Root has struggled to transfer his puckish energy into one-day cricket this summer, averaging 17.29 from seven previous innings, but he at least did a job in repelling India’s early broadside during an 80-run stand with Eoin Morgan. The pair managed to see off ten overs of spin, though Morgan lived dangerously on occasion and, having narrowly flicked wide of leg slip, he picked out Raina in that position for a simple catch to give Jadeja his 32nd wicket against England – a tally he would increase to 33 in 17 ODIs.
England’s approach tends to revolve around the proverbial best-laid plans but things went awry even before the toss, as they were forced to bring in Gary Ballance for Ian Bell, who was hit on the toe in the nets. Although some blood needed releasing, the injury is not expected to keep Bell out of the final ODI, at Headingley on Friday. That enforced change was the third from the XI at Trent Bridge, with Moeen and Harry Gurney also coming in for Ben Stokes and James Tredwell.
India, meanwhile, included the debutant Dhawal Kulkarni, who kissed the ball before his first delivery in international cricket, only to see it treated rather more roughly by Hales spanking a half-volley for four. That was about as encouraging as it got, as England stumbled bleary-eyed into the Birmingham sunshine.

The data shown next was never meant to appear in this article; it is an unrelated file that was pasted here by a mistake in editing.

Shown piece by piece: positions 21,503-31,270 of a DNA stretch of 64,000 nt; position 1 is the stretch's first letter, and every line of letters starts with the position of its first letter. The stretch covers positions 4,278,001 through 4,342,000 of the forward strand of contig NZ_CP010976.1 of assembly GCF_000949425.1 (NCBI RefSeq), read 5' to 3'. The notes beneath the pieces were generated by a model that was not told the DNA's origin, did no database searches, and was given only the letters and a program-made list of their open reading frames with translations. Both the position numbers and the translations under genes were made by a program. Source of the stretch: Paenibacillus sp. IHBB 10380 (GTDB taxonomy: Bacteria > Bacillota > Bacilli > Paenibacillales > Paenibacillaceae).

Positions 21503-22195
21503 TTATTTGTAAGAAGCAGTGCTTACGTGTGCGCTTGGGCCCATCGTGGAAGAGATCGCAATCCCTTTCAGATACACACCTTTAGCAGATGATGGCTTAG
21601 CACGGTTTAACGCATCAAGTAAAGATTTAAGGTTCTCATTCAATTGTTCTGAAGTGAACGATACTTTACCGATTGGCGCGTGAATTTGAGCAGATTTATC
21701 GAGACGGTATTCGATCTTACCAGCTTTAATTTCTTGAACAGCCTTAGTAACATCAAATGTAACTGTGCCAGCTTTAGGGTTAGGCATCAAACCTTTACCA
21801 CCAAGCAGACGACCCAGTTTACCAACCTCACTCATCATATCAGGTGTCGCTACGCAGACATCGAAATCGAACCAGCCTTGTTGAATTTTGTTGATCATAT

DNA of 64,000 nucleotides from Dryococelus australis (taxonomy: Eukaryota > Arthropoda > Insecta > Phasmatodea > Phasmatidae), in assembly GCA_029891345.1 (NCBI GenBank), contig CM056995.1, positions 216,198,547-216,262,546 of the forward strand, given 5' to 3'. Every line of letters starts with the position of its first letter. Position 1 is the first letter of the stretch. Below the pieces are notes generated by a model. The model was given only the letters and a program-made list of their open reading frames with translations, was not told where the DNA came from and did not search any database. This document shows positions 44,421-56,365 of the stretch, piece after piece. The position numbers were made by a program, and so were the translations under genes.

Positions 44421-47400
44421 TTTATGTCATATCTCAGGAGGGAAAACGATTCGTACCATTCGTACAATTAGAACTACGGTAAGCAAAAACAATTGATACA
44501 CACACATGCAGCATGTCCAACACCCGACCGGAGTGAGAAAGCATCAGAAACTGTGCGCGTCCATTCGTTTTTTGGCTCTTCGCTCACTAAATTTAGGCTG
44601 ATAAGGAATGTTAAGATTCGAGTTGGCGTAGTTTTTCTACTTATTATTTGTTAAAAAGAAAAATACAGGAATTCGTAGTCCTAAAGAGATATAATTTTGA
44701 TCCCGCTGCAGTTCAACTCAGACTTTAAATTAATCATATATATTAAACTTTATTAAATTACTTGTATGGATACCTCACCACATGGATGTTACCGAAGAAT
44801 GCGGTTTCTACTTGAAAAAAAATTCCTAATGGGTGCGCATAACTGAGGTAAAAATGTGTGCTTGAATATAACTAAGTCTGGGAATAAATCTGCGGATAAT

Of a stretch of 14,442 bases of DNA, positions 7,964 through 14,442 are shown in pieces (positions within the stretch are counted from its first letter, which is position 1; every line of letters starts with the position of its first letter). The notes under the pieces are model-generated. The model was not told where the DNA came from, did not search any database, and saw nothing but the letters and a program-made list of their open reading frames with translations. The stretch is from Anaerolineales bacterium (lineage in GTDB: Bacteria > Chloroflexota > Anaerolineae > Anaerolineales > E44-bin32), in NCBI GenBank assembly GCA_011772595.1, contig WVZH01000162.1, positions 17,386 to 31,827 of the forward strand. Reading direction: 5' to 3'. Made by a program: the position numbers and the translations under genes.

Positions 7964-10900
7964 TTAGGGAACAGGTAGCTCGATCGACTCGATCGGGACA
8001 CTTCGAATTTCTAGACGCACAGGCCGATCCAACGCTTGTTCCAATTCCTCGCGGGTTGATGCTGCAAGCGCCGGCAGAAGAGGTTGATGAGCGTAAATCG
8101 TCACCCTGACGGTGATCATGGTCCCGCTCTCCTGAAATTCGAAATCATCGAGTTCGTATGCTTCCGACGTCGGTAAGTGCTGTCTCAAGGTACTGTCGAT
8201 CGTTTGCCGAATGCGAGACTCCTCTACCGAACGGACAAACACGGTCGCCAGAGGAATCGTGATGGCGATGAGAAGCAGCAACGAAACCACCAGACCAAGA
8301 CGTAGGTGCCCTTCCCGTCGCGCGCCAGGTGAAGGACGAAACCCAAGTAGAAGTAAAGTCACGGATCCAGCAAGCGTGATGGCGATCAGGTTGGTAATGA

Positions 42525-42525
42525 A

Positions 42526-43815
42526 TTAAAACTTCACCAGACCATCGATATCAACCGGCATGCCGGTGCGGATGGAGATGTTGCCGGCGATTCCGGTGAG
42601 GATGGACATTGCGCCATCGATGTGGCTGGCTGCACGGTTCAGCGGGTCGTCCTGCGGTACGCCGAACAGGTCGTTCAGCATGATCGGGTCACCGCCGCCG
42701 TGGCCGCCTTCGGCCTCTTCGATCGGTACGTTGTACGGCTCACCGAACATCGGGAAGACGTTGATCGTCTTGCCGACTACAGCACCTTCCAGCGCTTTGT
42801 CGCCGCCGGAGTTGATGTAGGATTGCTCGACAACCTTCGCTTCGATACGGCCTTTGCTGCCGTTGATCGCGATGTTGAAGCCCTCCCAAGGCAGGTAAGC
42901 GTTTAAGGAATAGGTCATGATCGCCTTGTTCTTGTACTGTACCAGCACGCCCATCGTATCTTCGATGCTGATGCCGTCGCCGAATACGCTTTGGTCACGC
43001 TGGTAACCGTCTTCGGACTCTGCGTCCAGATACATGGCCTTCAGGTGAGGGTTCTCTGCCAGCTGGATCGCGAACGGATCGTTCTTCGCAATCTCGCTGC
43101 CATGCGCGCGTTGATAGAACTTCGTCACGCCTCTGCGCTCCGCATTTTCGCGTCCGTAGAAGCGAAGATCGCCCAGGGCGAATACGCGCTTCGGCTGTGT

India’s fielders were certainly in the wide awake club, Raina and Rahane setting a fine example as Cook managed just a single from his first 15 balls, repeatedly thwarted trying to hit through the off side. After opening partnerships of 54 and 82, England this time lost Cook and Alex Hales in the fifth over, as Bhuvneshwar Kumar located the moisture in the pitch that his captain had spied at the toss. In the previous two matches, this had been the one area where India had allowed England some respite.